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Decks Built Without Permits

September 4th, 2009 Leave a comment Go to comments

Of all of the structures I see without permits in court enforcement actions, decks have to be close to the top of the list. A recent case in Idaho, Wohrle, et al v. Kootenai County, 147 Idaho 267, 207 P.3d 998(2009) ended in a good result for the county. The plaintiffs built decks within the setback area of their properties without permits and without variances. After the fact they applied to the county for variances so they could keep their decks. The county said they hadn’t shown a hardship and denied the variances. The plaintiffs didn’t like that result and sued the county. They ultimately lost their case in the Supreme Court of Idaho because the court found they had not shown a hardship and their substantial rights were not violated. The Court very sensibly ruled that:

Respondents were not making lawful use of their properties when they built within the setback areas without first receiving a variance or building permit. In addition, even with the denial of the variance requests, Respondents are still able to use their property as permitted under state laws and regulations and county ordinances-all of which were in effect when Respondents purchased their properties. Respondents are not entitled to the granting of variances; instead, variances are issued upon the discretion of the Board. They are still able to put their property to reasonable use by using and enjoying a dock on Coeur d’Alene Lake, so no substantial rights have been prejudice.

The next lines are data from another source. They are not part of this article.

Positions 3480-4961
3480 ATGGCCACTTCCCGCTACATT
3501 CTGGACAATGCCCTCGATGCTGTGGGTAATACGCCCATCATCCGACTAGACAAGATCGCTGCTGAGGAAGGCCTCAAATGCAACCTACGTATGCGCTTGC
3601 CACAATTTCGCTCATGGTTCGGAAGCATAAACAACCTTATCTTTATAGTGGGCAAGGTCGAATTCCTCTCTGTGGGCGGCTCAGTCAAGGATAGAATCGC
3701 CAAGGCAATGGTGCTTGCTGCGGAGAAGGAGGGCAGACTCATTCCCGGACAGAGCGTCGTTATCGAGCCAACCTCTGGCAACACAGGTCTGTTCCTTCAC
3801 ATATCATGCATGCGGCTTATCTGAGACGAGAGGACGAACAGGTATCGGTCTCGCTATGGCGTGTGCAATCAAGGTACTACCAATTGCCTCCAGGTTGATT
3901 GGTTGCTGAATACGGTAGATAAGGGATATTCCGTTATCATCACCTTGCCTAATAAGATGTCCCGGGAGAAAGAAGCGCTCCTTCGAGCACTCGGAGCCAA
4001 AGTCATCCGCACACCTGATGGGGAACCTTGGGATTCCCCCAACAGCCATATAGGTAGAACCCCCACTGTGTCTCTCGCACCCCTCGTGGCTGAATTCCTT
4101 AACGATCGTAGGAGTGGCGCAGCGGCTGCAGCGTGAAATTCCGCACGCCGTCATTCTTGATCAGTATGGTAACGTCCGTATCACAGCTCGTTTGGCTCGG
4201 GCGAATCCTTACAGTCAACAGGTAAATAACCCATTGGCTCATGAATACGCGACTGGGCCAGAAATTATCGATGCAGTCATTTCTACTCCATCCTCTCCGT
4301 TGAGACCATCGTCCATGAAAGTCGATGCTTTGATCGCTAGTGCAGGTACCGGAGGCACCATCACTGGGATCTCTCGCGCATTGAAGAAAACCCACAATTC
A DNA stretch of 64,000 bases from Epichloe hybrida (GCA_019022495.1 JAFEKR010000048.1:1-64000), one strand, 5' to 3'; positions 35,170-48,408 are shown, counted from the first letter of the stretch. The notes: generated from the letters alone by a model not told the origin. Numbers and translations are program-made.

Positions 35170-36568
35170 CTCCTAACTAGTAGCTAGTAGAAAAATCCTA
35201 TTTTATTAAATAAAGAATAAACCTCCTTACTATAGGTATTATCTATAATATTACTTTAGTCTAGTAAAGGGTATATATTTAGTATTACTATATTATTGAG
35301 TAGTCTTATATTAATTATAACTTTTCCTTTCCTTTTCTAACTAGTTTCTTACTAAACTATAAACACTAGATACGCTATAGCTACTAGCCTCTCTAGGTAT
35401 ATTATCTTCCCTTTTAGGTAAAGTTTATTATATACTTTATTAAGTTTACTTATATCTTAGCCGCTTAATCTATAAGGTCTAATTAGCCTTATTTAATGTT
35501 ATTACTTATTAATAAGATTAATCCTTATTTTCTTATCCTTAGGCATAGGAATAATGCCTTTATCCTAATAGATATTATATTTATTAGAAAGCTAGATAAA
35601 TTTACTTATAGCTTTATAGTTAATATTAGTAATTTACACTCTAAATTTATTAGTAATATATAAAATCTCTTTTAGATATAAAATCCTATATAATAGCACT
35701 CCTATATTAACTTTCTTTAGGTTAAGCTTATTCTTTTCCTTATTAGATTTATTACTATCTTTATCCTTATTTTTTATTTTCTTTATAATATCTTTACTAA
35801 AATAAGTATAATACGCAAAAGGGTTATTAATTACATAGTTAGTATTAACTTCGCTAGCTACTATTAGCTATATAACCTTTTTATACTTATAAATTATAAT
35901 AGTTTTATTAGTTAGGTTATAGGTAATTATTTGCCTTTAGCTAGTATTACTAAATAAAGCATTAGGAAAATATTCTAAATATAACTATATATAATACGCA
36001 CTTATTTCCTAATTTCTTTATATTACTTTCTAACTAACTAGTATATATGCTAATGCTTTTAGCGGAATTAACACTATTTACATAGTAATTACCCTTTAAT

Too often people on zoning boards feel sorry for the people asking for a variance because they spent a lot of money and it’s going to cost even more to come into compliance with the law. This court recognized that there is no reason to complain or whine if you acted illegally to begin with. Variances are not supposed to be issued because someone will be inconvenienced. In my opinion, the Board did the right thing in this case and so did the Court.

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